CROCKER: I think it's clear that both sides do recognize that. I mean we've seen President Bush in recent days reiterating that the United States does not intent to pull out immediately, although saying that if an Iraq government asked us to, we would. And at the same time we've seen Iraqi political leaders pulling back somewhat from the idea that they will immediately start asking for a U.S. withdrawal. So I think both sides are approaching this in a really pragmatic way in terms of the real dangers that we might face in Iraq with a precipitous U.S. pullout. SERWER: Bathsheba, you've suggested, I believe, that there be a referendum in Iraq and let the Iraqis decide whether or not U.S. troops stay, or at least what sort of timetable they would follow in terms of pulling out, haven't you? Can you talk about that a little bit?

CROCKER: Well, we did write a piece, I, with some colleagues at CSIS, wrote a piece suggesting that the Iraqis should hold a referendum on U.S. troop pullout. And one of the basic ideas there is really that we need to get to a point where the Iraqi people themselves start taking some responsibility for the security situation in their country and feeling that they really have a stake in that security situation. And I think up until now, we haven't really seen that on the ground and the result is that the United States is really blamed for everything that happens in Iraq still.

LISOVICZ: Bathsheba, but let's just say that there is continuing violence after the election. It's not unreasonable to think that. Do you think that a referendum is still important? There are plenty of people who think that the U.S. will be there for years, just as a security force. Is it more as a cosmetic gesture, in a way, to have a referendum? To say, yes, the U.S. will be leaving at a later date?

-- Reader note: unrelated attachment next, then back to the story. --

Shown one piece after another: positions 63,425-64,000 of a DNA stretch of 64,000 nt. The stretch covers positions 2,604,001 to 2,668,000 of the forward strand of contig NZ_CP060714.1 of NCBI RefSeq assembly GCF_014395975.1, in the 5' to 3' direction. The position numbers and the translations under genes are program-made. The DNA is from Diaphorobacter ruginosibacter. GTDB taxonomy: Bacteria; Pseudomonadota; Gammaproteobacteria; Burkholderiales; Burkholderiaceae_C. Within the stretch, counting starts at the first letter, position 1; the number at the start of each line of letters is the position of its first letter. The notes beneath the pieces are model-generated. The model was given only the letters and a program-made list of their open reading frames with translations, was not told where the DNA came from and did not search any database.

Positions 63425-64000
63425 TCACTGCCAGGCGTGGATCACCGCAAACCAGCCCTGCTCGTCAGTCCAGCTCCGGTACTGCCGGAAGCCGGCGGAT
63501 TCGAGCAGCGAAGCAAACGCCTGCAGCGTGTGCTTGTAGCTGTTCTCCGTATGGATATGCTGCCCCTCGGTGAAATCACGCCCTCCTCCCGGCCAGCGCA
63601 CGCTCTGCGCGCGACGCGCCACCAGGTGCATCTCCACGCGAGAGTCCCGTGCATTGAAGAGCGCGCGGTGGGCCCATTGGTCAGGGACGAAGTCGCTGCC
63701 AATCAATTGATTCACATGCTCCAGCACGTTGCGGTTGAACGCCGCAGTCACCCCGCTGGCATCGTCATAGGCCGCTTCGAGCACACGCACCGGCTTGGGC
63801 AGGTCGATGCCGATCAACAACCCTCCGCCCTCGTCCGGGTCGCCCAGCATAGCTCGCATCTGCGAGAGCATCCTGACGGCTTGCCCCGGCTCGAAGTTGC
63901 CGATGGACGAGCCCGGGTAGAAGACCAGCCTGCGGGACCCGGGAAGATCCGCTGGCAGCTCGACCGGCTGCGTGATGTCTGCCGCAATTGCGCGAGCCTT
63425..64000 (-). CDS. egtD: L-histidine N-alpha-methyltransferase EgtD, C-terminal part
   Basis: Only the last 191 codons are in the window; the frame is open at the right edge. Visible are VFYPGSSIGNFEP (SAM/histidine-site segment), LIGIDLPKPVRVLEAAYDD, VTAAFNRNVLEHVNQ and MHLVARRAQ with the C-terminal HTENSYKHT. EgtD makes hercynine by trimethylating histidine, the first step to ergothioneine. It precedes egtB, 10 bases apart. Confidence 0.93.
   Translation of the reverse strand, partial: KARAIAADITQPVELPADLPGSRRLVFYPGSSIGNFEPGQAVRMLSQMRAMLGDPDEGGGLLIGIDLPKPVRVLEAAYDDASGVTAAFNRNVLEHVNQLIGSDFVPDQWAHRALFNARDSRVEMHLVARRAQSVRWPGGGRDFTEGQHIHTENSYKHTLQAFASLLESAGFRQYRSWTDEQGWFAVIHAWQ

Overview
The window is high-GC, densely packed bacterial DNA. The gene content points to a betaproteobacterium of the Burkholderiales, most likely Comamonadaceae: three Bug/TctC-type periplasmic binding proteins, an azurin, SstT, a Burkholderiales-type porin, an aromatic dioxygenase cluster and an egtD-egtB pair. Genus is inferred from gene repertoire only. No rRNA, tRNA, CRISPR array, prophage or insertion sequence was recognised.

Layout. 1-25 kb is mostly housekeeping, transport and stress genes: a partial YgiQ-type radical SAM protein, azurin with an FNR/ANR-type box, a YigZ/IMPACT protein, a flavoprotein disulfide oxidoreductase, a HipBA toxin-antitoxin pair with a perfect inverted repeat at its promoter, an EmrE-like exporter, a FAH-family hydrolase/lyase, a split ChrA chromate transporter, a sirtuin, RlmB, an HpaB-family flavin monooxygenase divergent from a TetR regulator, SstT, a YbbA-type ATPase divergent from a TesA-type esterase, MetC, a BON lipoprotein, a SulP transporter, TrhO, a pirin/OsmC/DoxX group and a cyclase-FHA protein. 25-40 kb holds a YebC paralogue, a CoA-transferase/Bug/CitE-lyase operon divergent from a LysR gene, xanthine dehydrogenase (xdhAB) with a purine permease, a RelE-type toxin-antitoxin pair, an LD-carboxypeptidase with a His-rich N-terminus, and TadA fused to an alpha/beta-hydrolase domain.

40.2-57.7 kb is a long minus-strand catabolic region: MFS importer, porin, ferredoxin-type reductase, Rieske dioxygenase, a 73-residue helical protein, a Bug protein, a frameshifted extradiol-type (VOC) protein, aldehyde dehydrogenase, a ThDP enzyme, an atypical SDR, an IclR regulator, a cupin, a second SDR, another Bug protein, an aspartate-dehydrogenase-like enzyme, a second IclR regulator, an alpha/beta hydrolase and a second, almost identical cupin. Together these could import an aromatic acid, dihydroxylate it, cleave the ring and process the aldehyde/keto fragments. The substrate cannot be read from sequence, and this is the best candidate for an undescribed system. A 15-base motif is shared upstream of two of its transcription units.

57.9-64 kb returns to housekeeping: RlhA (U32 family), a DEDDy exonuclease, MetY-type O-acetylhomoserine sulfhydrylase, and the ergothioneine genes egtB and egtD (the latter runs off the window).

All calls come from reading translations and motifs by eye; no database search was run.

CROCKER: Well, I think it's very important for, in the minds of Iraqi people, to get to the idea that the U.S. will be leaving at some point. I actually think that's something that is probably missing from their calculus right now in the sense that they see some signs that maybe the U.S. does intend to stay around for a really long time. And, in fact, the U.S. presence is fairly unpopular in Iraq right now.

At the same time, I think if the Iraqis were really asked the question and individual Iraqis would bear some of the burden for the continuing security situation, they would probably approach that question in a very careful way.

ROMANS: Let's talk about the continuing security situation and the fact that training Iraqi forces seems to have gone more slowly than people had anticipated. What's the problem there? And is that something that can be fixed?

CROCKER: Well, I think it is something that we are in the process of fixing. The training and equipping program has certainly been improved. Although my understanding is that more improvements are needed. I think one problem was that there really wasn't much in the way of a program for about the first year of our presence in Iraq, so we really lost what would have been a very valuable year and we've been trying to catch up from that ever since.

But I think there are several different problems here. Some of them have to do with really a slow U.S. push to get the kind of equipment, for example, out to the Iraqi security forces, some difficulties with contractors in that regard, training programs that are too short, focusing too much on just getting numbers of Iraqis out onto the street and not enough on the capabilities of those Iraqis, or, in fact, their willingness to really fight for their country. But I think this also ties in very neatly to the question of this election on Sunday and what happens going forward because it's also been clear that up until now, many of the Iraqi security forces on the street are just not willing to fight in defense of a government that is not legitimate in the eyes of the Iraqi people. And so although we've seen some units that have been willing to fight and have proved very capable, we've also seen multiple instances where the Iraqis have essentially just deserted posts when faced with real problems.